Hi Robi, thanks for the question! This is Isabel Arjmand from GiveWell – I wrote the above post, and I run the model we use to forecast funds raised.

The uncertainty primarily stems from the fact that Open Philanthropy is in the process of reconsidering how it allocates funding across cause areas.

We’ve spoken with Open Philanthropy about their plans, and our understanding is that the amount of funding Open Philanthropy might give to GiveWell in the future is highly uncertain at this point. Our impression is that it could be hundreds of millions of dollars annually or could be very little. While the funding we may receive from Open Philanthropy in the future is uncertain, Open Philanthropy confirmed in conversation with us that its confidence in GiveWell’s research hasn’t changed.

Based on our qualitative impressions of the uncertainty and of the range of plausible outcomes, we created a quantitative model for what Open Philanthropy might give in the future, which is what feeds into our forecasts.

We expect to know more later this year once Open Philanthropy has wrapped up this project.

Please let us know if you have any more questions!

Hi, Joel,

Alex here, responding to your comment. Thank you for taking the time to give us this feedback!

In response to some of your specific points: 

  • You're right that we should have characterized the results from Lång and Nystedt (2018) as mixed rather than positive. Thanks for pointing out that mistake. We will update the spreadsheet so that study is correctly color-coded, and update the relevant part of the post. With this adjustment, among the studies we looked at, 3 suggest decreasing effects over time, 2 suggest increasing effects over time, and 5 show mixed effects. This still doesn't seem like it adds up to strong evidence for either increasing or decreasing effects, so my prior of a flat effect over time remains the same. 
  • We excluded Duflo et al. 2021 because it didn't appear to include much about life cycle impacts on income from the intervention. It does report some increases in income for women in the treatment group between 2019 and 2020. However, I'd be reluctant to interpret that as evidence for increases over adulthood, because it represents only one year and because it compares pre-COVID results with results during COVID, which means other factors are probably at play.
  • That said, I agree that a more in-depth analysis might lead to a different prior for how we should expect early-life health interventions to affect income over the life cycle. We didn't prioritize an in-depth analysis for this adjustment, but we would be open to more work to create a better-informed prior of deworming's income effects over time. This would require deeper engagement with the studies we looked at to better understand their methodologies, relevance to deworming, and other factors. At the moment, it's not a high-priority project for GiveWell staff, but we're considering an external partnership to explore this further. We imagine that having a better grasp on how income effects change over time could inform our analysis not just of deworming but also of other programs we support, including vitamin A supplementation and seasonal malaria chemoprevention.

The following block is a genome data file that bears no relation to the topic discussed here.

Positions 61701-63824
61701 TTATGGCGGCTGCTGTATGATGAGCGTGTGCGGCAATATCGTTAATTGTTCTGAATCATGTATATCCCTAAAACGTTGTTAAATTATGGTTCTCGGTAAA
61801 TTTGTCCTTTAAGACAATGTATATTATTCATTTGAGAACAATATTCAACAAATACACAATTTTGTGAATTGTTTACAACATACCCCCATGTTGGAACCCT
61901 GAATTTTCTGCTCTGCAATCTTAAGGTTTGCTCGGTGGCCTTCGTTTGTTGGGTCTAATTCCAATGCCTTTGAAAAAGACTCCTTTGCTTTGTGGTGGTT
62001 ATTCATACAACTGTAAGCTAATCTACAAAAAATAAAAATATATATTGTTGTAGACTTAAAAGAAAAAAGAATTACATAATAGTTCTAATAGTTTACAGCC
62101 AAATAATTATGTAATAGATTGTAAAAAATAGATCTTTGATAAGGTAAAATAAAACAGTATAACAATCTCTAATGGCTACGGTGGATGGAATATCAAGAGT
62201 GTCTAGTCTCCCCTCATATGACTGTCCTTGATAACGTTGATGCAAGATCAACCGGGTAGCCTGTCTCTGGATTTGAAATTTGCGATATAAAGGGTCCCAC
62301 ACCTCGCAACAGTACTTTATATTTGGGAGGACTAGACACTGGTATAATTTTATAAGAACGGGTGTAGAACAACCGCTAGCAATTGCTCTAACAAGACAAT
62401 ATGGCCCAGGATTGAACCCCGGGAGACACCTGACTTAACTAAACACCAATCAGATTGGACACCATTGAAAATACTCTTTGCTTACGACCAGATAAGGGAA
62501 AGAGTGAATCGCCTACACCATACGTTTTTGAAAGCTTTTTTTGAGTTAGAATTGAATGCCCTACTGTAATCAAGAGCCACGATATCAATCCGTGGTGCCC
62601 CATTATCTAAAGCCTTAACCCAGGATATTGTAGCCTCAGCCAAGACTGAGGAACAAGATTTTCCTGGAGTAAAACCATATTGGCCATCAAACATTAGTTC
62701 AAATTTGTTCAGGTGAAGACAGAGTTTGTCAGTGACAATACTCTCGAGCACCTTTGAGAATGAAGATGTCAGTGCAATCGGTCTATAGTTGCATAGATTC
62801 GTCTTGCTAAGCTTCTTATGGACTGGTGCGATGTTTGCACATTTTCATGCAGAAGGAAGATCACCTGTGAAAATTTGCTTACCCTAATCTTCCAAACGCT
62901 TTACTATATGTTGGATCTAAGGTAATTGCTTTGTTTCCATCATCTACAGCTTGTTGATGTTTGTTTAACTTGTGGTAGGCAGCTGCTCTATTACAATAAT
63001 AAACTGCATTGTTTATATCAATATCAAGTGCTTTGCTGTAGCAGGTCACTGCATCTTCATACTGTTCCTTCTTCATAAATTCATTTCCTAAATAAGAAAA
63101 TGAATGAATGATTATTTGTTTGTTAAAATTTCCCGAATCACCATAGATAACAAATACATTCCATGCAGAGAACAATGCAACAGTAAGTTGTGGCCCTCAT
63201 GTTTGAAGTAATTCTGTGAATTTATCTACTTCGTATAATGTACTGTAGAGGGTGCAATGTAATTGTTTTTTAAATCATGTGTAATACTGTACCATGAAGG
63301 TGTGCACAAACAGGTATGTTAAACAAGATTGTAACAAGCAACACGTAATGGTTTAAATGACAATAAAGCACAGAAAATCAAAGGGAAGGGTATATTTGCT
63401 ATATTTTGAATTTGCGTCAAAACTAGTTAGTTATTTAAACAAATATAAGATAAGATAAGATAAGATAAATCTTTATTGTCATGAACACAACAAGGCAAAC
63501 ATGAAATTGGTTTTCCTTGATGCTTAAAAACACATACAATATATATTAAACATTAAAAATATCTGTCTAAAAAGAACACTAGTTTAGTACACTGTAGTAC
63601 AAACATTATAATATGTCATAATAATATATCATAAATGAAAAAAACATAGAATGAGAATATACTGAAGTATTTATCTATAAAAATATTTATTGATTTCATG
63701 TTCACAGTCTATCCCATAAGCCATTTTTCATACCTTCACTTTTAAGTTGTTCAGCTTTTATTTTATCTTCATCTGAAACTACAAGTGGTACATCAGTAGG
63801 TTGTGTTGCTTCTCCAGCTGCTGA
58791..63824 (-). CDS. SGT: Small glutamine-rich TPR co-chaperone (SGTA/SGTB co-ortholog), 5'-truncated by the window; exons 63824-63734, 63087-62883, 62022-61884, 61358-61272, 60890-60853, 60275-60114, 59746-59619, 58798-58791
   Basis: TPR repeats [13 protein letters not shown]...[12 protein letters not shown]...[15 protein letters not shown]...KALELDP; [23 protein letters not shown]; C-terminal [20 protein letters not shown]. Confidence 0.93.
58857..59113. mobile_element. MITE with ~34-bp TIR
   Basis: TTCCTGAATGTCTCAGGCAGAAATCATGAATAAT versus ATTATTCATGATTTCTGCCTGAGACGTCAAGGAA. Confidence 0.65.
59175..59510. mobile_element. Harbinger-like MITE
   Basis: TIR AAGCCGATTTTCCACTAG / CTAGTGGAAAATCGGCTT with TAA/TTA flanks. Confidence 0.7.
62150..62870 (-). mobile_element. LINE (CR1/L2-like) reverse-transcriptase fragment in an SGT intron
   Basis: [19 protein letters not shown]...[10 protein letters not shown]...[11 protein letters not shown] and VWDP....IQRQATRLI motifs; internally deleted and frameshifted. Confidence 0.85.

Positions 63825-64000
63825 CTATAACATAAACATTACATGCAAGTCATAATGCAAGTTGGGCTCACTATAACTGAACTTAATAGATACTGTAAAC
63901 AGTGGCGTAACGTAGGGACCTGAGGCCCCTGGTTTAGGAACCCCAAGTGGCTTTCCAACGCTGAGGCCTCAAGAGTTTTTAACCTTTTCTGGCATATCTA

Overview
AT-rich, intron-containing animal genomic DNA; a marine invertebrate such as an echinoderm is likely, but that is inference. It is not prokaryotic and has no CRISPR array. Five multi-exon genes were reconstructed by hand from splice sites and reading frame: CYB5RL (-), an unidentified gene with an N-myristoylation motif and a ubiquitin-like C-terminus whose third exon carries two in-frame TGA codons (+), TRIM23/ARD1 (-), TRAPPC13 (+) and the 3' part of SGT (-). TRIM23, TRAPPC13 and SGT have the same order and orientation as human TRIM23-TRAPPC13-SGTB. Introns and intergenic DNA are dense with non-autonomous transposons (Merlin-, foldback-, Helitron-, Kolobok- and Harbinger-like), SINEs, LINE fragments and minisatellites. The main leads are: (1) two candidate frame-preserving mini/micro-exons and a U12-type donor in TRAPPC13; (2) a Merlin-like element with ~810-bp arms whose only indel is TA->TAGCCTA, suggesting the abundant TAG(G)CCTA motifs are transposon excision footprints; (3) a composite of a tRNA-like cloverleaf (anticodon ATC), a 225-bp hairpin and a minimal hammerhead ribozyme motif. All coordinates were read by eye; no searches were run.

We'll continue to share here if more work on this leads us to further updates. 



Hi, Kaleem and Guy!

This is Miranda Kaplan, communications associate at GiveWell. I'll answer both questions here, since they're closely related.

This adjustment updated GiveWell's overall impression of deworming by around 10%. But the bottom-line takeaway on deworming—which is that it's one of the most cost-effective programs we know of in some locations, but we have a higher degree of uncertainty about it than we do our top charities—hasn't changed much, and we think that should probably continue to be the takeaway for followers of our work. 

You can see the effect of our adjustment across all locations and all deworming programs we've supported in our cost-effectiveness analysis change tracker. Before this adjustment, there was already wide variation in our cost-effectiveness estimates for these programs—as high as 38.3x cash for Deworm the World's program in Kenya, and as low as -1x cash for SCI Foundation's program on Unguja, Zanzibar.

We can't say yet what the impact of the decay adjustment will be on GiveWell's overall grantmaking in the deworming space, either using All Grants Fund donations or using other sources. Our approach to grantmaking hasn't changed—we will continue to assess funding gaps for deworming on a case-by-case basis, and consider filling those gaps that clear our cost-effectiveness bar. In a few cases, locations that previously looked cost-effective enough to meet our bar for funding (currently 10x cash) now don't meet that standard. For example, as a result of this adjustment, the estimated cost-effectiveness of Deworm the World's program in Lagos state, Nigeria, dropped to 8.9x cash from 9.9x cash. But for most locations, this change didn't cause a decisive shift in cost-effectiveness that would affect a funding decision.

I hope that's helpful!